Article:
This operation is further illustrated in FIG. 4, which shows the air-fuel ratio of two cylinder groups during an example NOx cycle. Specifically, FIG. 4 shows group 52 of FIG. 1 in the upper graph, and the group 50 of FIG. 1 in the lower graph. A low temperature NOx purge is initiated at t1, and both cylinders transition from a lean air-fuel ratio. Specifically, cylinders in group 52 transition from lean to rich (where the rich air-fuel ratio may be adjusted with operating conditions as noted herein), and cylinders in group 50 transition from lean to less lean, such as 1% excess oxygen, for example. Note that 1% is just one example of an amount of excess oxygen that can be provided, and the amount may be less than 2%, 3%, 4%, or others, and the amount provided may vary with operating conditions, such as catalyst temperature. Further, while this example shows that the air-fuel ratios of both cylinder groups remain relatively constant between different points, this is just an example, and the air-fuel ratios may be adjusted with various operating conditions, may ramp to desired values, may oscillate about desired values, etc. During duration 410, an exotherm is generated in the LNT between excess reductants and excess oxygen. The size of duration 410 may be adjusted to produce more or less heat, depending on operating conditions, such as the temperature before the purge is initiated. Alternatively, or in addition, the amount of excess oxygen may also be adjusted to adjust the amount of heat generated, or when/where the exotherm occurs, and/or the profile of the exotherm. For example, the profile of excess oxygen may control the heat generation profile, as excess oxygen may be the limiting factor in the exothermic reaction, since the overall air-fuel ratio may be maintained rich during the duration from t1 to t3.
At t2, sufficient heat is generated to increase NOx release and subsequent NOx reduction, and the air-fuel ratio is again changed to stoichiometric (or rich as indicated by the dashed line). Then, at t3, the purge is ended and another lean cycle is initiated (or the A/F ratio of both groups can return to stoichiometry).
To illustrate the advantages of selected features described herein, the following figure shows example test data. The data shows tests of a 0.25 long LNT containing 5.7% potassium (as a percentage of the washcoat weight) and 100 gpcf (grams per cubic foot) platinum exposed to 10 minute lean periods alternated with 3 minute rich periods at different temperatures. Note that these periods are selected for laboratory testing purposes, and may not represent actual operating times in an engine.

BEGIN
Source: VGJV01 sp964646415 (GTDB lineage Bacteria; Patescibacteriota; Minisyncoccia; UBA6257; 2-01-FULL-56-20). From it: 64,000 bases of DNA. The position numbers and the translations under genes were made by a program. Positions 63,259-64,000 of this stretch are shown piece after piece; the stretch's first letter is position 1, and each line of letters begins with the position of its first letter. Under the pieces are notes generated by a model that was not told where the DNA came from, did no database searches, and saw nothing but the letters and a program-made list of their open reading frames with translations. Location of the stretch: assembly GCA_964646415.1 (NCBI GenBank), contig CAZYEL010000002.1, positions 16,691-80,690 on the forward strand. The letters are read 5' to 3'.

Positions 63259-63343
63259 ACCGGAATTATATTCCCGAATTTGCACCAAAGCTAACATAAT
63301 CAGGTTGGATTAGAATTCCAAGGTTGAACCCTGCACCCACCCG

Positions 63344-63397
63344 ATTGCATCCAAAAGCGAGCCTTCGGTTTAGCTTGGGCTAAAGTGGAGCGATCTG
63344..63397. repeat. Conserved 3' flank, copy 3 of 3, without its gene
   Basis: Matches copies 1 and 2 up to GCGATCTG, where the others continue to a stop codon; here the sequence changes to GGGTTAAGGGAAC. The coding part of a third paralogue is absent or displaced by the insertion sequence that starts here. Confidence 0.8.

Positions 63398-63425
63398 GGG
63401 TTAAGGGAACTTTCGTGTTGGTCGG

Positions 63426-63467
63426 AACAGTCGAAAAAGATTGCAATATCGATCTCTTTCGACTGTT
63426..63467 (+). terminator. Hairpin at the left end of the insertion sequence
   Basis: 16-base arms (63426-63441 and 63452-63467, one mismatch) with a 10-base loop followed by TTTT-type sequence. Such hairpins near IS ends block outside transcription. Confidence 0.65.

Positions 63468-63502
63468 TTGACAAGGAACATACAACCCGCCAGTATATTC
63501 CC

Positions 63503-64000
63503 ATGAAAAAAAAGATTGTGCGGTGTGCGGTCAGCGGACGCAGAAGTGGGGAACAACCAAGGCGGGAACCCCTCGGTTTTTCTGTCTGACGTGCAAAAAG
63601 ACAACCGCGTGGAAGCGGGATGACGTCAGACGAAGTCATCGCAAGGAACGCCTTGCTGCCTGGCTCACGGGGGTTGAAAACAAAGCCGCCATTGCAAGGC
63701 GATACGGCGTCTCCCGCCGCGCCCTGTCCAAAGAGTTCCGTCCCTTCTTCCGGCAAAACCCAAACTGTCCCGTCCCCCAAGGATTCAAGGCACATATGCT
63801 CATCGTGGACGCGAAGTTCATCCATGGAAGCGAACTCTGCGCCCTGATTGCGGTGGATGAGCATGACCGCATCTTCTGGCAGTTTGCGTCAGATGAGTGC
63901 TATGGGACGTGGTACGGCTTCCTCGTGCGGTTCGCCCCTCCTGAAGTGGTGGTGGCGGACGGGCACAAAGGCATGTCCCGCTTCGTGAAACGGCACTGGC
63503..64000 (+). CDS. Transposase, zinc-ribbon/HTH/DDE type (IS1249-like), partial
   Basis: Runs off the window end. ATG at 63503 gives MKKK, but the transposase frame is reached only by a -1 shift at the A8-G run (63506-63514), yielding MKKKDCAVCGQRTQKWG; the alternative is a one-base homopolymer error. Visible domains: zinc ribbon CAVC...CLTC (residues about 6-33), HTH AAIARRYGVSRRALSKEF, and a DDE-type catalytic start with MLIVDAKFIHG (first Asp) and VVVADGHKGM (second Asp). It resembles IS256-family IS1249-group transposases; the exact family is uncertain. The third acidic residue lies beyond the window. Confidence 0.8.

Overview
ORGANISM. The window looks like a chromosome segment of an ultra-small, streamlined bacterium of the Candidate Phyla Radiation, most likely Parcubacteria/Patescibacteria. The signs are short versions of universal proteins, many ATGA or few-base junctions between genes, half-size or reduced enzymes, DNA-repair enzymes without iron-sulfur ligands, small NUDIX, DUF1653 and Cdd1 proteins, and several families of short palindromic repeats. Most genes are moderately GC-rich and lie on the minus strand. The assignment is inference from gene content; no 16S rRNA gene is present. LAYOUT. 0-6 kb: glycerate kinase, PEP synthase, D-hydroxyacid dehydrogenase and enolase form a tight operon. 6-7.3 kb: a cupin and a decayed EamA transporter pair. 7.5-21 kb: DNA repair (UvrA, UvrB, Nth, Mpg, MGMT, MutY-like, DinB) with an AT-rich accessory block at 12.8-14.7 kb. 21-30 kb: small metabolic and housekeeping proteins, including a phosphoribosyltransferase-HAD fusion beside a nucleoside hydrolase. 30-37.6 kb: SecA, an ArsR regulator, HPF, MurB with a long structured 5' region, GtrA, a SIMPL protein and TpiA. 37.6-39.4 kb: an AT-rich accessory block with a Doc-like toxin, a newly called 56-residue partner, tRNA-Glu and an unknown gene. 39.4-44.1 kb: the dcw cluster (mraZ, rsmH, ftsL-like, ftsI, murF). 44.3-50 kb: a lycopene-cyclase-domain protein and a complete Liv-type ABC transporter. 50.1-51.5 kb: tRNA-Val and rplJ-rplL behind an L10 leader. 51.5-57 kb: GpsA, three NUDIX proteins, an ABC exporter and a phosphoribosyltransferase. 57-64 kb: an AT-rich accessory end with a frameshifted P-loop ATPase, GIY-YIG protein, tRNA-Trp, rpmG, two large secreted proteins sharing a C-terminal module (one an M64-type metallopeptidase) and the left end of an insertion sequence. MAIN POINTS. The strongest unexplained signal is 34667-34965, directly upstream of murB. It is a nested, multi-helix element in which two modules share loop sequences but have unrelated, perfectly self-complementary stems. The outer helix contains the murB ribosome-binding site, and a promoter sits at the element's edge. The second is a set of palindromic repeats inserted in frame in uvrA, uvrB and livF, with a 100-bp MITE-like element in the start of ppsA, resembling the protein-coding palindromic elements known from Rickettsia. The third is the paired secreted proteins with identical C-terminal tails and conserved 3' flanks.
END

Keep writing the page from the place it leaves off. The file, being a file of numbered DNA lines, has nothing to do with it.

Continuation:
FIG. 5 shows the amount of NOx stored during the 10 minute lean periods as a function of the bed temperature.
The solid line shows that at temperatures above 400 C., the amount of NOx stored decreases with increasing temperature due to the decreasing stability of the nitrates. At temperatures below 350 C., the ability of the LNT to oxidize NO to NO2 is one factor that limits how much NOx can be stored. However, another factor limiting the NOx storage capacity at low temperatures relates to the effectiveness of the purges. The trap may not be completely purged at low temperatures, so some storage sites retain the stored NOx and thus cannot contribute to the NOx storage performance during the next lean period.
The dashed line with triangles illustrates how temporary heating during the purging operation can improve the NOx storage performance at lower average temperatures, such as when the cycle average temperature over NOx storage and purging operation is below a threshold value. Specifically, the test LNT was heated to 450 C. and purged with rich exhaust for 3 minutes. Then the trap was cooled down to a lower temperature, and the NOx storage was evaluated. This process was repeated for several low temperatures. A comparison of the solid line and dashed line with triangles illustrate the improvement in NOx storage performance obtained after purges at 450 C. relative to the performance obtained after the low temperature purges.
As shown by the figure, a more thorough purge of the LNT enables improved storage capacity and NOx storage efficiency even at low temperatures. Further, as shown by the dashed line with solid circles, these may be even higher when NO2 is supplied relative to when NO is supplied. Relative to when the feedgas contained 500 ppm NO, increased capacity may be achieved when the feedgas contained 500 ppm NO2. FIG. 6 further illustrates the NOx storage efficiency at 200 C. as a function of the amount of NOx stored with NO in the feedgas after purging at 200 C., with NO in the feedgas after purging at 450 C., and with NO2 in the feedgas after purging at 450 C. For a given amount of NOx stored, the storage efficiency was higher when NO2 was used relative to when NO was used. The use of NO2 may improve both the total storage capacity as well as the NOx storage efficiency. Thus, it may be beneficial for the low temperature storage performance to pre-oxidize some of the NO in the exhaust to NO2 over a light-off catalyst upstream of the LNT.